General Questions

What is an Airgap?

You can’t ever be certain that a network or serial interface between two devices won’t lead to one of those devices corrupting the other. Nor can you be certain that a networked connection is proof from man-in-the-middle attacks. That leads to the need for airgaps, where devices don’t physically connect except “through a gap of air”. In recent years, QR codes have been a prime method of bridging airgaps: they leverage the cameras and displays in the devices to communicate. Airgaps can also be bridged by NFCs, MicroSDs, and other methods that remove the real-time interactivity of a networked connection.

URs are generally important for any type of interoperability between devices, because their self-identifications makes it easy for a receiving device to know what they’re getting. However, they’re particularly important when QRs are being used to communicate through an airgap, because of UR’s support for QRs and particularly for Animated QRs.

Who Supports the Use of Airgaps?

Blockchain Commons’ development of airgap specifications is not just the product of our work, but also cooperation with other Bitcoin wallet companies to create digital formats, specifications, and reference apps that support new ways to protect your digital assets. This discussion happens primarily in the Gordian Developer Community.

What Can Be Encoded in URs?

Any data can be encoded as URs as long as it has a CBOR encoding and a user-defined UR type. The Registry of Uniform Resource types lists data types that Blockchain Commons specifies, maintains, and promotes. You can also define proprietary user-defined types.

To date, the major uses of URs have fallen into three categories:

  • PSBT Signing. URs can transfer PSBTs as they are being signed.
  • Key Transfer. URs can be encode seeds and HD keys.
  • SSKR Shares. URs can encode shards of a key or seed sharded by SSKR.

When data is being transferred between airgapped apps, it is usually done with a Gordian Envelope and may be part of a request-response interaction.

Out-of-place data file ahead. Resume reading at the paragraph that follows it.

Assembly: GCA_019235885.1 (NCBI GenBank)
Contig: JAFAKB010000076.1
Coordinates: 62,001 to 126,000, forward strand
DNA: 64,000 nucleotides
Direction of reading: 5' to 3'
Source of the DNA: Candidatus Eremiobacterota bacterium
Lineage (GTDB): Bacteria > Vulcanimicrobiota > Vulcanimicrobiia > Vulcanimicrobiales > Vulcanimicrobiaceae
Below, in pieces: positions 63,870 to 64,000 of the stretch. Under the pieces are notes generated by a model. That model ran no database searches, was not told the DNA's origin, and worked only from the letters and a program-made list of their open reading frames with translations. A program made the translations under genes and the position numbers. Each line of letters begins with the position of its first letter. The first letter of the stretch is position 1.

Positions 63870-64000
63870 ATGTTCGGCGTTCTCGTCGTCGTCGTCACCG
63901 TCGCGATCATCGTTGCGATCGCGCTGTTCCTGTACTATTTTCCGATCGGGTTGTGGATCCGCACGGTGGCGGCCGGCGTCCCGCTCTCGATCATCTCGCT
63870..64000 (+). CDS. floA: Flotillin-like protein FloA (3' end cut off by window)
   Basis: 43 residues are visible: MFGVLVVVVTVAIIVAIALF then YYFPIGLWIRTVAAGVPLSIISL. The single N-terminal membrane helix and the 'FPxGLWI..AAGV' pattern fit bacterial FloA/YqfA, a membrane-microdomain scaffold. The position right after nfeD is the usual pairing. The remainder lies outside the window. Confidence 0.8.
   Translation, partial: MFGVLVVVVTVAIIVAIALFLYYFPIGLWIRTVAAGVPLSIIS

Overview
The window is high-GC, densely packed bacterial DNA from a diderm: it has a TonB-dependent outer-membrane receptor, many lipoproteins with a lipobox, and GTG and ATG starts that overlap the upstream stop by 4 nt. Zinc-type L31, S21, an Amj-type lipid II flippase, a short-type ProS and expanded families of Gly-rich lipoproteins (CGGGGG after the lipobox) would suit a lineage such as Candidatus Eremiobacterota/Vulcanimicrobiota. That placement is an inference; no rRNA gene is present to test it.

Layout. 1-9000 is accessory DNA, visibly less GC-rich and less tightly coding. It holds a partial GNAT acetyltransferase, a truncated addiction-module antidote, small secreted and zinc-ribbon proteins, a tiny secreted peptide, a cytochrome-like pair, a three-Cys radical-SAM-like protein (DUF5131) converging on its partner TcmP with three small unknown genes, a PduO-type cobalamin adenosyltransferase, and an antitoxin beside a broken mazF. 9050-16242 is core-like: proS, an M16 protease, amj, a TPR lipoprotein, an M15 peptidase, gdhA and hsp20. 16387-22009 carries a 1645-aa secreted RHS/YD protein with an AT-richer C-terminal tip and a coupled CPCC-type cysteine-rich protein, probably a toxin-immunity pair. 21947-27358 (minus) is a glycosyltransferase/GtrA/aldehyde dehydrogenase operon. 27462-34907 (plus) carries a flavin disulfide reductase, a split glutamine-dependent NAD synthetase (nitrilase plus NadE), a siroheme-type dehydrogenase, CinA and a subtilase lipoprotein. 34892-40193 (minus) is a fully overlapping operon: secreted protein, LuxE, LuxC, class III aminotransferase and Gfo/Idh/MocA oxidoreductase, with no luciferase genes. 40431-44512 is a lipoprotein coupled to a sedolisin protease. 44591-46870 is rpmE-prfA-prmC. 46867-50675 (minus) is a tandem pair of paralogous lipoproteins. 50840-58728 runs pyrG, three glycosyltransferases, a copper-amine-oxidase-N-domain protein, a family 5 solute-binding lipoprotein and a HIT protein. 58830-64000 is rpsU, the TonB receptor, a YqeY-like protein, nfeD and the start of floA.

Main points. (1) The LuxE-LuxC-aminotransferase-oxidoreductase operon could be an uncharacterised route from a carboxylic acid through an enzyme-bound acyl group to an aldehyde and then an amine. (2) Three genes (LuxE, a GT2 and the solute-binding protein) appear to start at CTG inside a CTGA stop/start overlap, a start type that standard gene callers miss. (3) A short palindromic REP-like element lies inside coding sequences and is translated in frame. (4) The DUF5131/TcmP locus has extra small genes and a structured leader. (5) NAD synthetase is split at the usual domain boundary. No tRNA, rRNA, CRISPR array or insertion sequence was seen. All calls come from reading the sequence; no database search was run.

Encoding Questions

Why Not Use Base64?

URs were specifically designed to support more efficient usage in QRs, and that’s one of their prime advantages over base64. When a UR is properly stored as upper-case letters, it can be encoded in a QR using the “alphanumeric” encoding mode, while base64 requires “binary” encoding mode. base64 thus wastes at least two bits per character when used in QRs.

What Tools Can I Use to Understand CBOR?

Obviously, the most important tool is the CBOR reference, with our dCBOR profile trailing close behind.

CBOR has a more human-readable text diagnostic notation you should become familiar with. When you are testing your understanding of how CBOR encoding works or debugging, you can use the CBOR Playground to transform CBOR between hex and diagnostic notation, or if you prefer a command-line implementation, use the CBOR-cli, which can be installed with npm if you have Node.js installed.

Specifications for CBOR structures are written in the Concise Data Definition Language (CDDL).

The bytewords CLI can also be of use, since CBOR is converted to Bytewords for text encoding when constructing URs.

Multipart URs

What is a Multipart UR (MUR)?

A Multipart UR (MUR) is a UR that has been broken into multiple parts and sequenced. Each one includes a sequence number and a sequence length, as described in the UR specification. For example:


How Do MURs Relate to Animated QRs?

MURs are primarily intended for usage in Animated QRs, since QR codes have a low limit on how much data they can contain. But, you don’t want to just keep repeating the same sequence of QRs when you’re displaying an Animated QR because if the recipient misses a single element in the sequence you have to repeat every single one. Instead, Blockchain Commons uses fountain codes, which allow for more efficient reading of the animated QRs. How to do so is described in the Multipart UR (MUR) Implementation Guide.